Audi released an entry-level electric model that costs about as much as a 20-year-old car. The catch is that it’s not a spacious hatchback, a sporty sedan, or a rugged-looking SUV. It’s a four-wheeled champion of micro-mobility called E-Tron Scooter that exists at the point where skateboards and electric scooters intersect.
The E-Tron Scooter is like two vehicles rolled into one. Riders stand on a platform shaped a little bit like a longboard, but no bigger than a skateboard, and they use their feet to steer, but they need to hold on to a scooter-like handlebar. Audi explained it chose this layout because it’s more stylish than a traditional escooter, and it’s more fun to ride.
The German firm integrated all of the battery-related parts (including the pack itself) into the handlebar. The E-Tron Scooter has a 12.5-mile range, and it can reach up to 12.5 mph — it’s almost like the company did this on purpose to make the specs easier to remember. Getting moving and stopping will feel familiar if you’ve ever ridden a scooter. The rider accelerates using a twist grip, and a hydraulic foot brake brings the E-Tron Scooter to a stop. Energy recuperation technology also found in the company’s cars channels electricity back to the battery pack as the scooter comes to a stop.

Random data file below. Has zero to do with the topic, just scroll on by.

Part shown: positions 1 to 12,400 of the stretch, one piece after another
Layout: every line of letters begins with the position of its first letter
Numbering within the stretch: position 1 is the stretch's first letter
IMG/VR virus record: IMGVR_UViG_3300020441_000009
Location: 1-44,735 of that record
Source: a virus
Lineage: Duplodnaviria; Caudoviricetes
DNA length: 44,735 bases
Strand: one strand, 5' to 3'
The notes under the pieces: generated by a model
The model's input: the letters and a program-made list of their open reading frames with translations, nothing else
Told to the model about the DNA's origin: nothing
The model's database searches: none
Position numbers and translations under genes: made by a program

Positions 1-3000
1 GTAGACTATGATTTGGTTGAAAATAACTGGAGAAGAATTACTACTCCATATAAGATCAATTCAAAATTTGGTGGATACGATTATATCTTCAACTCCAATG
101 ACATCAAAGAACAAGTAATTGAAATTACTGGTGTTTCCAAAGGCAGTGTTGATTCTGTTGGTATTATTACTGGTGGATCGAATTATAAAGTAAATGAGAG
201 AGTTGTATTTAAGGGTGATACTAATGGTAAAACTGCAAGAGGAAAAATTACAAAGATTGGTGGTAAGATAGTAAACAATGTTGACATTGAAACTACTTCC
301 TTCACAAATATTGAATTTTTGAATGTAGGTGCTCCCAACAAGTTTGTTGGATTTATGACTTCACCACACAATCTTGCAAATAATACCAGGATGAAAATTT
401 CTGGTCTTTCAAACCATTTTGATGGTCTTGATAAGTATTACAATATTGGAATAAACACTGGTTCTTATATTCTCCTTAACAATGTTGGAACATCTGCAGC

While the E-Tron Scooter is a concept, Audi plans to begin selling it in late 2020 for about 2,000 euros, a sum that represents approximately $2,200. The company will market it to private individuals, but it’s also open to selling the vehicle to fleet operators in major cities around the globe. The Scooter could be integrated into an app-based, on-demand service, for example, and it’s not difficult to imagine it being rented by tourists who want to quickly travel through a city.
Audi has another use case in mind. It’s looking into bundling the Scooter and its electric E-Tron SUV to let commuters drive from their home, to their parking spot, to their office, and back without using a drop of gasoline. The 26-pound Scooter easily fits in the E-Tron’s trunk, and it could even be charged on-the-go through a dedicated socket that draws power from the car’s electrical system.